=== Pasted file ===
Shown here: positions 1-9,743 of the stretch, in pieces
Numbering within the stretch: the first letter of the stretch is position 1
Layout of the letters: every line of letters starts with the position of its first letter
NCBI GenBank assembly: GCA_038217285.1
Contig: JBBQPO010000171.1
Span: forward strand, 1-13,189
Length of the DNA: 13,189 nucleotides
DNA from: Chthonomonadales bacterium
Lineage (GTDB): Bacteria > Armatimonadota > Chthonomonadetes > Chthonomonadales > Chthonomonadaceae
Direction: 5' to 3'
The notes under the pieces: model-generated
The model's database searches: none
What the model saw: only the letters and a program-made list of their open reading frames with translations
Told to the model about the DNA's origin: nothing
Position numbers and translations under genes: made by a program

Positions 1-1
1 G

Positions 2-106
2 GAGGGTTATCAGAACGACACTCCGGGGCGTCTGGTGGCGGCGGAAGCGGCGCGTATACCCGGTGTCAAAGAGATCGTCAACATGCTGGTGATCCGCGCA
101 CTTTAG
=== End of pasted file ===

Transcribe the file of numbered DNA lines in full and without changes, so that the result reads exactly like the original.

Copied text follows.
Shown here: positions 1-9,743 of the stretch, in pieces
Numbering within the stretch: the first letter of the stretch is position 1
Layout of the letters: every line of letters starts with the position of its first letter
NCBI GenBank assembly: GCA_038217285.1
Contig: JBBQPO010000171.1
Span: forward strand, 1-13,189
Length of the DNA: 13,189 nucleotides
DNA from: Chthonomonadales bacterium
Lineage (GTDB): Bacteria > Armatimonadota > Chthonomonadetes > Chthonomonadales > Chthonomonadaceae
Direction: 5' to 3'
The notes under the pieces: model-generated
The model's database searches: none
What the model saw: only the letters and a program-made list of their open reading frames with translations
Told to the model about the DNA's origin: nothing
Position numbers and translations under genes: made by a program

Positions 1-1
1 G

Positions 2-106
2 GAGGGTTATCAGAACGACACTCCGGGGCGTCTGGTGGCGGCGGAAGCGGCGCGTATACCCGGTGTCAAAGAGATCGTCAACATGCTGGTGATCCGCGCA
101 CTTTAG